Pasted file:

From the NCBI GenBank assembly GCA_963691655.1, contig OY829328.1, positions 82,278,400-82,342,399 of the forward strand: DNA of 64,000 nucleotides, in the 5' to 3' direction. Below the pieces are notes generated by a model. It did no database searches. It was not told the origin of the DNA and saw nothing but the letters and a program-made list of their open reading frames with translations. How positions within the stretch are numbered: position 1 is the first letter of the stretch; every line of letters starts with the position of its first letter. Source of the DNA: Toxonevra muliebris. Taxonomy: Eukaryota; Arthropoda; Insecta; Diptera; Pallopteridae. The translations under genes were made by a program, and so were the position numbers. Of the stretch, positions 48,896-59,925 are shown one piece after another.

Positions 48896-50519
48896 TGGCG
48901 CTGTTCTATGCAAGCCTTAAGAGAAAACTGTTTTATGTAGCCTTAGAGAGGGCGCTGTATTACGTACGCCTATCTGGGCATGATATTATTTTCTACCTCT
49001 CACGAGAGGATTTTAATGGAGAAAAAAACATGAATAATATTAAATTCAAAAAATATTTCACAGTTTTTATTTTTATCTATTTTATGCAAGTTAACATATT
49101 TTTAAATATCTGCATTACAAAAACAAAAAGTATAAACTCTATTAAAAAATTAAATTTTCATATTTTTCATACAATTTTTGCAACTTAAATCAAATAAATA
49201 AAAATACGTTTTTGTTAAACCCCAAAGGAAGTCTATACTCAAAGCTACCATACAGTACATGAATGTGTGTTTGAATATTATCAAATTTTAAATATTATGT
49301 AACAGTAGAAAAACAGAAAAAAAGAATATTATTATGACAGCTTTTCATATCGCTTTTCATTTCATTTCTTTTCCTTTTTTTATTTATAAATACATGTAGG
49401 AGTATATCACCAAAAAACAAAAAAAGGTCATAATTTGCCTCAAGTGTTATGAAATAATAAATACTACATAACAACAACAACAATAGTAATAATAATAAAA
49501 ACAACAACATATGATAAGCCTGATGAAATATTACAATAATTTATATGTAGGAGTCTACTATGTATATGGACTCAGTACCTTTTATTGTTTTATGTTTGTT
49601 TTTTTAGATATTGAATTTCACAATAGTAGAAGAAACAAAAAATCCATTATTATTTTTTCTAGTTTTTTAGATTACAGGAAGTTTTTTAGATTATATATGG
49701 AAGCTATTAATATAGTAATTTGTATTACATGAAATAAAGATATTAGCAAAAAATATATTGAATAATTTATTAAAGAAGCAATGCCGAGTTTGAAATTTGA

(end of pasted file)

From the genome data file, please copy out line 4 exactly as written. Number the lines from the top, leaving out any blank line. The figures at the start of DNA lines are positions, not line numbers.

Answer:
48901 CTGTTCTATGCAAGCCTTAAGAGAAAACTGTTTTATGTAGCCTTAGAGAGGGCGCTGTATTACGTACGCCTATCTGGGCATGATATTATTTTCTACCTCT